Morrison has also been allegedly sighted all over the world since his “death.”  Perpetuating the theory was Doors drummer John Densmore, when he stated that “no one would be more capable of faking their death than him.”

Did David Bowie fake his death? 

The theory that David Bowie faked his death relies heavily on the fact that Bowie willed $2 million to his assistant and friend of 48 years, Coco Schwab, along with shares in a company called Opossum Inc.  A search for the company reveals no public data.  Fans quickly noted that the definition of opossum is:  “a marsupial with a propensity to play dead when he doesn’t want to deal with a situation confronting him.”

Is Elvis Presley really dead?

In one of the most lasting conspiracy theories in music, Elvis Presley faked his own death and went into witness protection because “The Fraternity,” a group of mafia heavyweights, discovered he was a mole working for the FBI.  Supposedly supporting the theory is the fact that Elvis’ name was misspelled on his tombstone (it reads “Aaron” instead of his legal middle name “Aron”), apparently done intentionally, so as not to bury the “real” Elvis.


03 Cause of Death

Brian Jones in 1965

Was Brian Jones murdered?

The theory that the Rolling Stones’ Brian Jones was murdered was deemed plausible enough that his death was re-examined by police in 2009.  When Jones was found face down at the bottom of his swimming pool in 1969, alcohol and drugs were blamed in the initial findings.  But the woman who discovered his body later recanted her original statement to police, saying Jones was murdered, either by contractor Frank Thorogood or by former Stones driver Tom Keylock.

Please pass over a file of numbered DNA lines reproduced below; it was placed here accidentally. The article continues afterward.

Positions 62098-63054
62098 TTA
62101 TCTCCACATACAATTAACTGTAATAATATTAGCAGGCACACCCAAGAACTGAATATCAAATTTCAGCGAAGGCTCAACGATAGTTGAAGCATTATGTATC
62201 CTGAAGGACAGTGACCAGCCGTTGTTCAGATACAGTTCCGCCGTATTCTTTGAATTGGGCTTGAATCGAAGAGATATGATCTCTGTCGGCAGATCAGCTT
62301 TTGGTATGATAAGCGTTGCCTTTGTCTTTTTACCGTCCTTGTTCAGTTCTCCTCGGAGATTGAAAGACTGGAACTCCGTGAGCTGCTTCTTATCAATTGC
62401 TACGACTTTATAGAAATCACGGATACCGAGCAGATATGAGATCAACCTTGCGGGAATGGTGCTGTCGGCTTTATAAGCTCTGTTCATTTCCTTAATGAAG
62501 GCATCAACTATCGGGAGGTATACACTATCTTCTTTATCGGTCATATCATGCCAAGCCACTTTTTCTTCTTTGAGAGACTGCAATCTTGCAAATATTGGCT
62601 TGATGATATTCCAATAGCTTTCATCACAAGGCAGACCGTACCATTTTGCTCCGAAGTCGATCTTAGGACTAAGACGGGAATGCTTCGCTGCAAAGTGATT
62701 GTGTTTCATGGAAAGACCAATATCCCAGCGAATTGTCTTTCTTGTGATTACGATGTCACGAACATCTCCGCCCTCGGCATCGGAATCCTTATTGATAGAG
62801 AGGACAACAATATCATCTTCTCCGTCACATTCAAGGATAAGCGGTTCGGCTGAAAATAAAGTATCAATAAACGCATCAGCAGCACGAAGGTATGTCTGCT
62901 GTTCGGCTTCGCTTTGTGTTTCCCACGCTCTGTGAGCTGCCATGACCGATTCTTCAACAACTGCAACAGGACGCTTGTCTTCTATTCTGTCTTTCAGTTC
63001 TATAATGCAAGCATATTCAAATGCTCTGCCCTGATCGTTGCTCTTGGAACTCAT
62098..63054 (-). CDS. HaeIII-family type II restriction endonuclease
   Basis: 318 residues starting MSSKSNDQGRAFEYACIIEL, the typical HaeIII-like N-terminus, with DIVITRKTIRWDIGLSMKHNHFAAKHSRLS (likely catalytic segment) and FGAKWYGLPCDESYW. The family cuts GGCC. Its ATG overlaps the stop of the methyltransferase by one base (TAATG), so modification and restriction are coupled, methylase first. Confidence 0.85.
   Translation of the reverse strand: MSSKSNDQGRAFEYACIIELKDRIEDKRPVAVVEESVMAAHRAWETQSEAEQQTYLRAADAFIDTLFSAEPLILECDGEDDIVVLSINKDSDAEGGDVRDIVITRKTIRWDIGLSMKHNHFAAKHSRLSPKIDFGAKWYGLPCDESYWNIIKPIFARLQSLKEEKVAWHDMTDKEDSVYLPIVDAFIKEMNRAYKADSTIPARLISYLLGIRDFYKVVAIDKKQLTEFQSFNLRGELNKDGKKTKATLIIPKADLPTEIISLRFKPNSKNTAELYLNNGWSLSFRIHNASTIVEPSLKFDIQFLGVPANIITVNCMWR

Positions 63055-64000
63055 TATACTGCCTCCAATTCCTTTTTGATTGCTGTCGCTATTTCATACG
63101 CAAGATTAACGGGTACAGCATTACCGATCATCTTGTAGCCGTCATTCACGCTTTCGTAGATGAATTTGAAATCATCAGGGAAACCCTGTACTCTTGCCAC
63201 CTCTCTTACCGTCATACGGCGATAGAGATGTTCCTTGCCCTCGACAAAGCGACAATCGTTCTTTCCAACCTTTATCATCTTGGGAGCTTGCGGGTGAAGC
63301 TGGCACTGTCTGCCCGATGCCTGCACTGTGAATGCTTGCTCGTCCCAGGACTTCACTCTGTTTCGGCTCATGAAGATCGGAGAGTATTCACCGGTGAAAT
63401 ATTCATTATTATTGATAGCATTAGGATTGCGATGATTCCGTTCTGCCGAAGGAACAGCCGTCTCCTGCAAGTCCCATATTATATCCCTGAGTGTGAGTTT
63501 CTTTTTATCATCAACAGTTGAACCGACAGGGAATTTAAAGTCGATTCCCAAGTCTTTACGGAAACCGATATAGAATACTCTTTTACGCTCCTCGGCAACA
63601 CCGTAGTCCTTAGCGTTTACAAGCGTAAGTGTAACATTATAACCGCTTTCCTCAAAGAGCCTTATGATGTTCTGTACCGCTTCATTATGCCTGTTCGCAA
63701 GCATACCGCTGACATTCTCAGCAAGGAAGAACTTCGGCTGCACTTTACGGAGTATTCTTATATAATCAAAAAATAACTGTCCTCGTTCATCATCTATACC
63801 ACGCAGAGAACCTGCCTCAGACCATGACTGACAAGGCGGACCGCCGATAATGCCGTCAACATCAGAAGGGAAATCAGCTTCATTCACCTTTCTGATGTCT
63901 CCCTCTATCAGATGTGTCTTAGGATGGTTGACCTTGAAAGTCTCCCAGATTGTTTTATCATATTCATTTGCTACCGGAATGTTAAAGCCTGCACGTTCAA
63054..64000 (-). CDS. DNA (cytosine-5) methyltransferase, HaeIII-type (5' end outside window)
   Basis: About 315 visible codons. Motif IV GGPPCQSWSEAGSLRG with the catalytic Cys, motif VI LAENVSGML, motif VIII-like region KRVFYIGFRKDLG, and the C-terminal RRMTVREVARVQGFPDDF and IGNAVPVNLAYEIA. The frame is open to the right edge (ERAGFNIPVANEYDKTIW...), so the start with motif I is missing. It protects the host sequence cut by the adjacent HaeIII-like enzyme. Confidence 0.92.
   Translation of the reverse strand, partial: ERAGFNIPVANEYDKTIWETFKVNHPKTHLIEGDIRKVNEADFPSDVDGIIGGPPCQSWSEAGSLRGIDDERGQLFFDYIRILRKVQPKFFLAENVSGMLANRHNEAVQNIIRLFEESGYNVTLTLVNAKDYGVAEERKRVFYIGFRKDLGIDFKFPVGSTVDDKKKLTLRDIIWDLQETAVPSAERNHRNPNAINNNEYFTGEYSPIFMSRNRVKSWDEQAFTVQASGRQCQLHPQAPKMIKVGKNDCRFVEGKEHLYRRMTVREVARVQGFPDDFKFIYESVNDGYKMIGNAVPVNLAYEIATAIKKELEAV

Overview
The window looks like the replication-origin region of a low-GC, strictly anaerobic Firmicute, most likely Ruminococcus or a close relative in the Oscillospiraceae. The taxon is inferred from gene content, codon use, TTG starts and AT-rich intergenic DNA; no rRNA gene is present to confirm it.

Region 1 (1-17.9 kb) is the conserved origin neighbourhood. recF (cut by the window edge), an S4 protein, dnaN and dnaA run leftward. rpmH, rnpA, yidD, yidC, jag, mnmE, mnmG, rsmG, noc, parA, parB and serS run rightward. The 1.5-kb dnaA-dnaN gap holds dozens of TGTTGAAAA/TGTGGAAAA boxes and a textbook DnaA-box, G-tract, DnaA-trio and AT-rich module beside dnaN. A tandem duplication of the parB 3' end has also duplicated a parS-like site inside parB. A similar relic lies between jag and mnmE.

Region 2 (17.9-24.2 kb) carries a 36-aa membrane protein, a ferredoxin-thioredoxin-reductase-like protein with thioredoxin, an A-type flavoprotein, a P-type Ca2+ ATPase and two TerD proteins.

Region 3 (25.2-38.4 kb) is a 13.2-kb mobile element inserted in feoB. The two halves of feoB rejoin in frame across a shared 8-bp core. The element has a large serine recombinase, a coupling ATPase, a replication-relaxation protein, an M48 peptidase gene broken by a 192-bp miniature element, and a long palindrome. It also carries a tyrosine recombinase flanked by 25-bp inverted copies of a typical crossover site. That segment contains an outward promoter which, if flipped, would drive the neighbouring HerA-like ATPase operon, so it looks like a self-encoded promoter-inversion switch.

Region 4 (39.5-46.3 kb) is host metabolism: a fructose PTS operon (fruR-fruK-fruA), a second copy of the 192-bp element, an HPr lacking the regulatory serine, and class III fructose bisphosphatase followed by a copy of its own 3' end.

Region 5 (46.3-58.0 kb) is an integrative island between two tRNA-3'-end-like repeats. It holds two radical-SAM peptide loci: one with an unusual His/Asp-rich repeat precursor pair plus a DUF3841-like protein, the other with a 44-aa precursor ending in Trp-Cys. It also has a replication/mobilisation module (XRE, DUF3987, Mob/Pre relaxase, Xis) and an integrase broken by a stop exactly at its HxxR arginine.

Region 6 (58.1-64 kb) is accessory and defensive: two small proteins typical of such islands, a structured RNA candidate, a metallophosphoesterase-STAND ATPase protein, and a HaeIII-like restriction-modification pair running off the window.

Thorogood allegedly admitted murdering Jones on his deathbed, but his “confession” was given to fellow suspect Keylock, who also had allegedly been seen stealing/tampering with evidence at Jones’ house after his death and before police arrived.

In any event, the ruling “death by misadventure” still stands.

Did Courtney Love put out a hit on Kurt Cobain?

The theory that Courtney Love had husband Kurt Cobain murdered centers around the idea that Love feared Cobain was ready to divorce her. As the theory goes, she convinced a friend to murder him so that she could keep his fortune.  An investigation by the Seattle Police Department determined there was no foul play, but the rumor still persists. 

But if you don’t believe that one, maybe you believe the one where Kurt Cobain is alive and well and living under the identity of Rivers Cuomo, frontman of the band Weezer.

Was Jimi Hendrix killed by his manager? 

Jimi Hendrix‘ girlfriend Monika Dannemann was the only person present at the time of his death, when the legendary guitarist was just 27. It was later concluded that he had died of asphyxia, aspirating on his own vomit while intoxicated with barbiturates.

Former Hendrix roadie James “Tappy” Wright wrote in his book, Rock Roadie: Backstage and Confidential with Hendrix, Elvis, the Animals, Tina Turner, and an All-Star Cast, that Michael Jeffrey, Jimi Hendrix’s manager at the time of his death, pumped Jimi with pills and wine because he had a life insurance policy on him. Tappy claimed Jeffrey told him, “I had to do it. Jimi was worth much more to me dead than alive.”

Did Stephen King kill John Lennon? 

A fan in Sarasota, Florida, near where author Stephen King has a second home – has claimed that it was actually King, and not Mark David Chapman, who killed Lennon on December 8, 1980.  Steve Lightfoot says that Ronald Reagan and Richard Nixon urged King to assassinate Lennon for his anti-war stance and there is a picture of King near Lennon on the day of his death to prove it.